- The world was tallying the smoking-related deaths of more than 75 million people.
- People did not realize that smoking was an addiction and that nicotine was the cause; in fact, cigarette smoking was widely perceived as a glamorous behavior.
- Science was just beginning to understand the connection between cigarette smoking and disease.
- Since 1965, the prevalence of cigarette smoking among U.S. adults declined by almost half. Without the compelling contributions from research findings, we would have an estimated 80 million smokers in America today rather than 45 million.
- We now know that nicotine is powerfully addictive and that cigarette smoking is the greatest preventable cause of premature death in the U.S. In fact, cigarette smoking accounts for 1 out of 5 United States deaths, 87% of lung cancer deaths, and at least 30% of all cancer deaths each year. We also know that persons who quit smoking before age 50 reduce by half their risk of dying in the next 15 years.
- Results of 3 decades of NIH-supported research have informed high-impact public health education campaigns, which have inspired dramatic reductions in cigarette use (see figure) and in smoking-related disease and death, saving the lives of millions of Americans in the last 30 years.
- A better understanding of the mechanisms underlying nicotine addiction enabled the development of first-line therapies such as nicotine replacement (e.g., gums and patches). Other medications for smoking cessation—Bupropion (Zyban) and Varenicline (Chantix)—have since been approved as safe and effective by the FDA.
- Behavioral approaches complement most tobacco addiction treatment programs and can prolong effects of medication therapies by teaching people how to recognize high-risk situations, develop alternative strategies, and manage stress.
- Still, significant challenges remain:
- Relapse rates remain high—75-80% of smokers who try to quit relapse within 6 months.
- People with mental illnesses/other addictions are particularly vulnerable: they purchase approximately 44% of all cigarettes sold in the United States. Studies have also shown that as many as 80% of alcoholics and 90% of people with schizophrenia smoke regularly. Many of these individuals will die from smoking-related illnesses.
- Women who are pregnant continue to smoke. Exposure to nicotine in utero can adversely affect development and increase vulnerability to a variety of negative health effects, including tobacco addition, later in life. This calls for improved treatments for pregnant women, many of whom also have comorbid mental disorders.
Collective advances will further drive down the incidence and prevalence of tobacco use and nicotine addiction in the U.S. and set an example for the developing world, where cigarette use is still on the upswing.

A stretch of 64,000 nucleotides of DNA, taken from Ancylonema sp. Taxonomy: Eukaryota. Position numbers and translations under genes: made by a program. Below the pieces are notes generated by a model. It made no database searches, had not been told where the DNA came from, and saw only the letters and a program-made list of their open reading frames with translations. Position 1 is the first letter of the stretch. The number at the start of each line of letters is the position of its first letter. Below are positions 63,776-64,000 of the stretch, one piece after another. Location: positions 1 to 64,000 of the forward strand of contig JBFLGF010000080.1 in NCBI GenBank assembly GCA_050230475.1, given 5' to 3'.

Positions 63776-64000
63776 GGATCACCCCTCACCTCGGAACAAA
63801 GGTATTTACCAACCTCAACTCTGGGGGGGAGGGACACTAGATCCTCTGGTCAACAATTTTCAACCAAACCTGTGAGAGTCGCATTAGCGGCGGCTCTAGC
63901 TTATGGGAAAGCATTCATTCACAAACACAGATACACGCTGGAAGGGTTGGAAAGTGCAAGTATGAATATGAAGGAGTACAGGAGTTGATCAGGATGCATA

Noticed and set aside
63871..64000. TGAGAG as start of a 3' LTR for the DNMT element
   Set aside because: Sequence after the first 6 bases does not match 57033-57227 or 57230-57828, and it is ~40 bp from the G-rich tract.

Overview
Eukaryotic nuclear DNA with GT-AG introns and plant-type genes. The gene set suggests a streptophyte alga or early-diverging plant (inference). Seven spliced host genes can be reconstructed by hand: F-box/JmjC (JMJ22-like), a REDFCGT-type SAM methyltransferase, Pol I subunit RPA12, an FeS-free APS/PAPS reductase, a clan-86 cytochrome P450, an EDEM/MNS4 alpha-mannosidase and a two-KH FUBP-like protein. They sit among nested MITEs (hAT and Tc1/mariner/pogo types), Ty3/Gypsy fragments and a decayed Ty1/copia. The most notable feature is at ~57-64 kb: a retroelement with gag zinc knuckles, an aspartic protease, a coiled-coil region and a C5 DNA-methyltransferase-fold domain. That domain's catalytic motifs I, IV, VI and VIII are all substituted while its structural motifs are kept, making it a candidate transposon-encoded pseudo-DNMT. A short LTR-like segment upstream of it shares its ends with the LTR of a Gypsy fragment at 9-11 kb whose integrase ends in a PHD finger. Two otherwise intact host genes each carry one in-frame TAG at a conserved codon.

- The identification of susceptibility genes for tobacco addiction and associated health effects will allow for the earlier identification of individuals most at risk and will help identify novel targets for medications development. Selected publications:
- Treatment strategies that focus on relapse prevention will gain support. One current approach in clinical trials is a vaccine designed to bind and eliminate nicotine from the blood, preventing it from reaching the brain and exerting its effects (http://www.drugabuse.gov/pdf/news/NR103009.pdf). Results so far show improved smoking cessation and continuous long-term abstinence (compared to placebo), and decreased use among smokers who did not achieve complete abstinence.
- Research will help us understand the relationship between smoking and mental illness and other addictions, leading to improved approaches to curtail the problem.
- New technologies (web, PDA, or text-based modalities) will broaden the reach and immediacy of behavioral interventions for smoking cessation, increasing treatment access for millions of smokers annually.
- Advances in pharmacogenomics—understanding how variations in an individual’s genome affect his or her response to a medication—will lead to personalized tobacco cessation strategies that can minimize adverse reactions and optimize quit success (http://www.molmed.org/pdfstore/021_027.Drgon.00096.PDF).
- The knowledge we have already gathered, if translated into effective public health and prevention campaigns and therapeutic developments, can do much to eradicate tobacco addiction. What is needed now is the will and financial investment to make this a reality.
Contact: NIDA’s Public Information and Liaison Branch 301-443-1124 or firstname.lastname@example.org
National Institute on Drug Abuse (NIDA) website: www.drugabuse.gov